Each month our Member of Parliament for Calgary Signal Hill, Ron Liepert, sends in a newsletter to our community association. This month they sent a brilliantly written history of one of our beloved Calgary parks. I asked for permission to post this story on our blog because, not only is it a great read, but it also highlights the fact that the history of places is just as interesting and important as the history of a person.
Posted with permission from author, Patty Wickstrom, edited by Ron Liepert.
As we celebrate the 150th anniversary of confederation, it is important to reflect on our past. In the Calgary Signal Hill riding, there are several areas with historical significance that I intend to highlight in my monthly report to constituents.
Most of us drive by Edworthy Park on a regular basis while others walk the trails often with their trusted four legged friends. We all enjoy the views but few realize the history of the park.
The area was initially one of the nomadic settlements of the Plains Indians who followed the migration of buffalo. The variety of berries and wildlife, such as rabbits and deer, made it sustainable for life. The cliffs and ravines were considered ideal sites for buffalo jumps, from which the Indians used virtually every part of the buffalo for food, shelter, clothing and tools. Evidence remains of the stones from tipi circles on the escarpment and several buffalo bones were uncovered after heavy rains in 1940.
In the 1870’s European settlers began arriving. Among them was Thomas Edworthy, who at the age of 16 arrived in Calgary in 1883 from Devonshire, England. He became a squatter on part of the Cochrane Ranche lease. He used the land to establish a profitable garden market that supplied fresh fruit and vegetables to homesteaders and crews building the railway. There were abundant springs for Edworthy to use for irrigation but because the water was too cold, he built a reservoir out of sandstone to warm the water. The grass that had supported the buffalo was now used for cattle grazing so the Edworthy homestead was built as a ranch and market named Shaganappi Ranch.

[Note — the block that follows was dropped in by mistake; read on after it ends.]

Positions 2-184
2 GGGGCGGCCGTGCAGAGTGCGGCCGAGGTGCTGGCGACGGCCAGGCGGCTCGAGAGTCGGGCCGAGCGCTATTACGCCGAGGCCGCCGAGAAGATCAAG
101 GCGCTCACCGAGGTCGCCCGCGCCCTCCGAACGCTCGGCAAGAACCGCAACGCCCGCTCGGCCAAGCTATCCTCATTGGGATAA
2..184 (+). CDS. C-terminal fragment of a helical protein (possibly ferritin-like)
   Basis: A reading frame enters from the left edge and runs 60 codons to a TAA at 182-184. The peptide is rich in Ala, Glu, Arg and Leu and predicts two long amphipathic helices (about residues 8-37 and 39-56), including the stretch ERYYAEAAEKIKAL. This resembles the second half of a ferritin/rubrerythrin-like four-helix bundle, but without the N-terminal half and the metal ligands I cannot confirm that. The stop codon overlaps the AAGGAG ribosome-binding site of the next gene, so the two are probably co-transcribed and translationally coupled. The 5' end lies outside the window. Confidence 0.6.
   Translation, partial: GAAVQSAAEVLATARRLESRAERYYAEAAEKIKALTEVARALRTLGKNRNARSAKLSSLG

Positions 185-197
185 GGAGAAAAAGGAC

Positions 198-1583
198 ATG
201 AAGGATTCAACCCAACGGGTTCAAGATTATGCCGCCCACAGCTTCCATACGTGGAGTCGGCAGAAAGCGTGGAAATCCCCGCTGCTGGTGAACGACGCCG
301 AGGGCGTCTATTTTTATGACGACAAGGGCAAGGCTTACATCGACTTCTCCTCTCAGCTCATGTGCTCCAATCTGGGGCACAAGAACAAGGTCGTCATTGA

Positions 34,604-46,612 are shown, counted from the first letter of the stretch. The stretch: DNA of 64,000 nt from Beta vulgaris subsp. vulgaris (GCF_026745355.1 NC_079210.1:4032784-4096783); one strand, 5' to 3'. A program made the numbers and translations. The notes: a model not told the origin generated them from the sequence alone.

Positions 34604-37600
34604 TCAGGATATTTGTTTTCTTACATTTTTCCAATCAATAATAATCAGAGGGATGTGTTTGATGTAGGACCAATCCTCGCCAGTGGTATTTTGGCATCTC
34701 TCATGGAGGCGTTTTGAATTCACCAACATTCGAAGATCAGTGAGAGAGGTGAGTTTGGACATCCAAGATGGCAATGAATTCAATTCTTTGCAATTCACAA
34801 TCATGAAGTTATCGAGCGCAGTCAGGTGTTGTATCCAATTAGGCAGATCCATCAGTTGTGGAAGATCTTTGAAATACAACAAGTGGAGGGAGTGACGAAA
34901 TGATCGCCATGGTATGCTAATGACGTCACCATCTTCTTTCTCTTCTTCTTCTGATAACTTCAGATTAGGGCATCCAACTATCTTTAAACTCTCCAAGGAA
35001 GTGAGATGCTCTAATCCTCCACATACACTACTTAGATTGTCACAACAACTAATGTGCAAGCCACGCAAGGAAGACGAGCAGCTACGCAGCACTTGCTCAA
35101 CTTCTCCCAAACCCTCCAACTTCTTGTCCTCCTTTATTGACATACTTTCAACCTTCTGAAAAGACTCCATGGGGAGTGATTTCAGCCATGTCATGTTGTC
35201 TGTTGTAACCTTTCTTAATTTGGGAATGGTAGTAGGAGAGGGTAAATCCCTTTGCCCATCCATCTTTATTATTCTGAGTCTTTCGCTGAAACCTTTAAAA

In later years, after discovering sandstone on his property, he operated sandstone quarries for the construction of many buildings in Calgary. After a devastating fire destroyed several significant buildings, the city passed an ordinance requiring buildings to be built out of a more permanent material, which lead to Calgary being known as ‘Sandstone City’. Edworthy’s ‘Bow Bank Quarries’ supplied the sandstone for many of the buildings in Calgary that are still standing today such as Fire Hall #2, Central, Balmoral and Victoria Park Schools, and Knox United Church, just to name a few.
In 1894, Tom married Mary Ross, widow of Alexander Ross who was Calgary’s first resident photographer. Ross photographed the building of the Canadian Pacific Railway as it headed west from Manitoba, and many historic scenes, including the signing of Treaty Number Seven. Mary and Tom Edworthy had two sons, Thomas Percival and George (Sr.). Thomas Edworthy died at the age of 48 from typhoid leaving his wife and two sons to operate the businesses and ranch.
In the 1950’s, part of the Edworthy land was sold and became the community of Wildwood. The family sold the remaining land, 169 hectares, to the City of Calgary in 1962 for the development of the park which bears his name.
So the next time you walk through the park look for remnants of the buffalo jump, the ranch and market or the quarry, all part of the history of this beautiful legacy in the middle of our riding.
Isn’t it time you told YOUR story?